I recently listened to Praxity’s latest podcast episode on the effects of COVID-19 on China. It was a great recap of the webinar Praxity hosted with Stephen Weatherseed, Managing Partner from Mazars Hong Kong, Alice He, Tax Partner from ShineWing and Thierry Labarre, Founding Senior Partner for Mazars China.
The team shared insights into how the local economies have been impacted and what support has been available for businesses. Known as one of the world’s most important financial centres, Hong Kong has attracted many multinational companies with its free economy and competitive tax regime. Around 60% of foreign investment goes through the city.
The initial impact of the pandemic was a familiar story, with retail, transport and tourism hit hardest hospitality venues including hotels being transformed into quarantine facilities. Mirroring the same trends across the globe, the market saw a spike in luxury goods and pharmaceuticals.
With the collapse in GDP growth during the COVID-19 pandemic, Hong Kong declined by 9% in the second quarter but is showing signs of recovery with the easing of lockdown measures and the rebound of domestic demand.
The international springboard for trade
Seen as a gateway for international trade, Hong Kong has been a magnet for companies wanting to access growing markets in the region. What’s attractive to businesses is that they have their own open financial system and currency (linked to US dollars) along with their own legal system (based on common law). With no capital controls and no restrictions on information, there is a free flow of money.
With thousands of international firms based in the city, it’s home to some of the largest investors in the Australian economy. Well known for their low tax regime, the government has been focused on boosting technology and innovation and attracting early stage companies to market.
Australia has a large business network in the region that includes the Australian Chamber of Commerce Hong Kong and Macau (AustCham). Earlier this year we entered the Australia-Hong Kong Free Trade Agreement which promised more opportunities for Australian businesses and farmers.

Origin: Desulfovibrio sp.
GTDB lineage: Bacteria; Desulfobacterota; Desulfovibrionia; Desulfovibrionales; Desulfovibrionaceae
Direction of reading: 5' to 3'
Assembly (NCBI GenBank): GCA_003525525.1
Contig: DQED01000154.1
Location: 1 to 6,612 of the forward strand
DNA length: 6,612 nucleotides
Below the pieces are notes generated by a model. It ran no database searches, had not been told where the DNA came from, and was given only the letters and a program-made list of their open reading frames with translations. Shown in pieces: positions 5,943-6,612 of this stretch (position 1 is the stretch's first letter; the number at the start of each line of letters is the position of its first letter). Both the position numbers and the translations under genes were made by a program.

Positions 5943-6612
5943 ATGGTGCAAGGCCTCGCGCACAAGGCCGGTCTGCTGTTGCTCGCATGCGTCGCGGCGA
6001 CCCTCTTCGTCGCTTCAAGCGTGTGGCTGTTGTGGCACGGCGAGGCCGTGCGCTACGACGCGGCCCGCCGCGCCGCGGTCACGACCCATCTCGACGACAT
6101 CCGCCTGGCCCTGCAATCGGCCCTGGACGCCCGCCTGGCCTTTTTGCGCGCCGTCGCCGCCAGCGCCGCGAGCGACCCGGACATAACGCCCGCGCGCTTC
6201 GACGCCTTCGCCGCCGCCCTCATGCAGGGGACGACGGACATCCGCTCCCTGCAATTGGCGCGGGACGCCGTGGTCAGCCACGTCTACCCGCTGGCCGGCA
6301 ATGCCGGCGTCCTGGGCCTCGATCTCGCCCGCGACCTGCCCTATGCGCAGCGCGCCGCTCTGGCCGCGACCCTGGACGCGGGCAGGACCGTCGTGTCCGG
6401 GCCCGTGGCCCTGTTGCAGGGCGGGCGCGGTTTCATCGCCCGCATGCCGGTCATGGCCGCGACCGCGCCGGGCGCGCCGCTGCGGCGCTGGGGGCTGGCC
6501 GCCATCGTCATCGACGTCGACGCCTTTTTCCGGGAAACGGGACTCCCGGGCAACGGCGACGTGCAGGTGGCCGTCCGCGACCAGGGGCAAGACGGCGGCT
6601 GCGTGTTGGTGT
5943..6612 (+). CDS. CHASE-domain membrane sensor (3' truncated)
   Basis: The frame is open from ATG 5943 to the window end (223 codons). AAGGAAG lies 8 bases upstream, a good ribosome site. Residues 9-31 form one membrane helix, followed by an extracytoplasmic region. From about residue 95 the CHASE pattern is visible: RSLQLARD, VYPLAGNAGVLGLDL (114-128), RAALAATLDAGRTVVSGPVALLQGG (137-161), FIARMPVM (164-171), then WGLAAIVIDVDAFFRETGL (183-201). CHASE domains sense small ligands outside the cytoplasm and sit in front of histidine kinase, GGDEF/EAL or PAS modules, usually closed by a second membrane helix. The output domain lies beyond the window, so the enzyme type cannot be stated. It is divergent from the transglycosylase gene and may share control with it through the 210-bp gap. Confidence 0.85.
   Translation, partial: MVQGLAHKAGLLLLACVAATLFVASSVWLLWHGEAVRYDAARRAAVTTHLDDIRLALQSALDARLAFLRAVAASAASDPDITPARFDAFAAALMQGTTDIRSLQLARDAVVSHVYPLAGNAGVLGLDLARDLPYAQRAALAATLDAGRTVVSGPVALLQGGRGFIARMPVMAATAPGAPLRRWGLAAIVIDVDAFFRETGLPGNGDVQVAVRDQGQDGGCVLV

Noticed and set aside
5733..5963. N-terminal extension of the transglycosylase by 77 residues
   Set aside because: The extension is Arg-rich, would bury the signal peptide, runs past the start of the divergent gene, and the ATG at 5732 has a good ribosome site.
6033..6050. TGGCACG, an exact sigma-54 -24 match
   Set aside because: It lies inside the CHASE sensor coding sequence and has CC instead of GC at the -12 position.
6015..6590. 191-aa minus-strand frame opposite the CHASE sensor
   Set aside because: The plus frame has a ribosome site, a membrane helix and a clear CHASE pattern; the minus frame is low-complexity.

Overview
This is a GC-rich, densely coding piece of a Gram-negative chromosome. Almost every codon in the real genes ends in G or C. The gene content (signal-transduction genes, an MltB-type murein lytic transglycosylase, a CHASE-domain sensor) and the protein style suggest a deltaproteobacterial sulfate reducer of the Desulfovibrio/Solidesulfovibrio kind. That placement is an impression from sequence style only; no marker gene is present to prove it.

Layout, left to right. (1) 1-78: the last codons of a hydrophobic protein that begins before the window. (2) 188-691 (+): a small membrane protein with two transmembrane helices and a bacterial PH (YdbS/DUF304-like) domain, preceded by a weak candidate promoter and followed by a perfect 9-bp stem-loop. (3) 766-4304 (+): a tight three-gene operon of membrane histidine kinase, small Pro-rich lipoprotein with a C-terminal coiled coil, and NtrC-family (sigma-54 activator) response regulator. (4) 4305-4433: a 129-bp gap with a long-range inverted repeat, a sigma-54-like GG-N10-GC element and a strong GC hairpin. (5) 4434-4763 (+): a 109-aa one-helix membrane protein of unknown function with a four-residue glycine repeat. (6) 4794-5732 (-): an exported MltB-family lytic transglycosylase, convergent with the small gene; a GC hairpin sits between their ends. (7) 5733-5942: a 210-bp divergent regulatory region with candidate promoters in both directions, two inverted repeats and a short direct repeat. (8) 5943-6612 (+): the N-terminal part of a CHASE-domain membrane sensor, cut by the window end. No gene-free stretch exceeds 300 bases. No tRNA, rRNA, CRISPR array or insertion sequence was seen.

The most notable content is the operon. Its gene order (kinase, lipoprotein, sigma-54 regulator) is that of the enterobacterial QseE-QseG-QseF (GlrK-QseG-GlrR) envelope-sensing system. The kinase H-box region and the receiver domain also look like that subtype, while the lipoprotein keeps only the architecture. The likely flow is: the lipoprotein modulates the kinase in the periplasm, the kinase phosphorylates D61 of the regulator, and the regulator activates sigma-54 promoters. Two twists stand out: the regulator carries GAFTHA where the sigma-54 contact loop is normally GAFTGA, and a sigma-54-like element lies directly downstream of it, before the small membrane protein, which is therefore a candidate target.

What will be the impact from Australia and China tensions?
While Hong Kong’s independence has helped it become a global financial and re-export hub, it’s unknown what will become of trade agreements. On May 28, Beijing imposed national security laws on Hong Kong, ignoring warnings from Washington following the ongoing China-US trade war. The deteriorating relationship between China and the US led to threats of increased tariffs and the removal of the special trade status.
Although Hong Kong won’t be directly affected by increased tariffs or status changes, it will lose out on revenues owing to the trade war while tariffs show no sign of being quashed. There are also thousands of firms located in the city, which have billions of dollars in assets under management. This type of unrest affects investments and global business interests.
As the trade dispute with China worsens, Australian exporters could see billions worth of products turned away. Chinese importers were told by officials early November that Australian wine, lobsters, sugar, coal, copper ore, barley and timber would be banned from the country. With bans and heavy tariffs already in place, it’s expected that wheat will also join the list.
The “import suspension” could see Chinese consumer confidence in Australia products drop dramatically, impacting jobs.
Could it get worse?
Demand for Australian iron ore, coal and LNG is booming. Despite increased tensions, sales are up to 8% and 9% year-to-date respectively versus 2019. Latest reports show that iron ore reached $8 billion in August and is expected to reach $10 billion per month as the biggest export to China, accounting for around 80% of consumption. Chinese imports of Australian coal are well ahead of where they were pre-pandemic.
China’s fast recovery for 2021
Foreign Investment Law took effect on 1 January 2020, which marked the most important milestone of China’s recent reform of its foreign investment regime. This sent a positive sign from the Chinese Government to the outside world in opening and stabilising the Chinese economy and further promoting foreign investments.
Coupled this with the latest version of the reduced negative list for foreign investments (issued on 23 June 2020), opportunities will open with relaxed restrictions on foreign investments in various sectors. With the continuous inflow of investment funds to China via Hong Kong, foreign investors should actively explore investment opportunities in China, but at the same time, understand the political tension in play.
Despite the ongoing trade tensions, China remains an attractive market for foreign investors as domestic economic growth continues to lead with rising disposable incomes amongst the upper and middle-class consumers.
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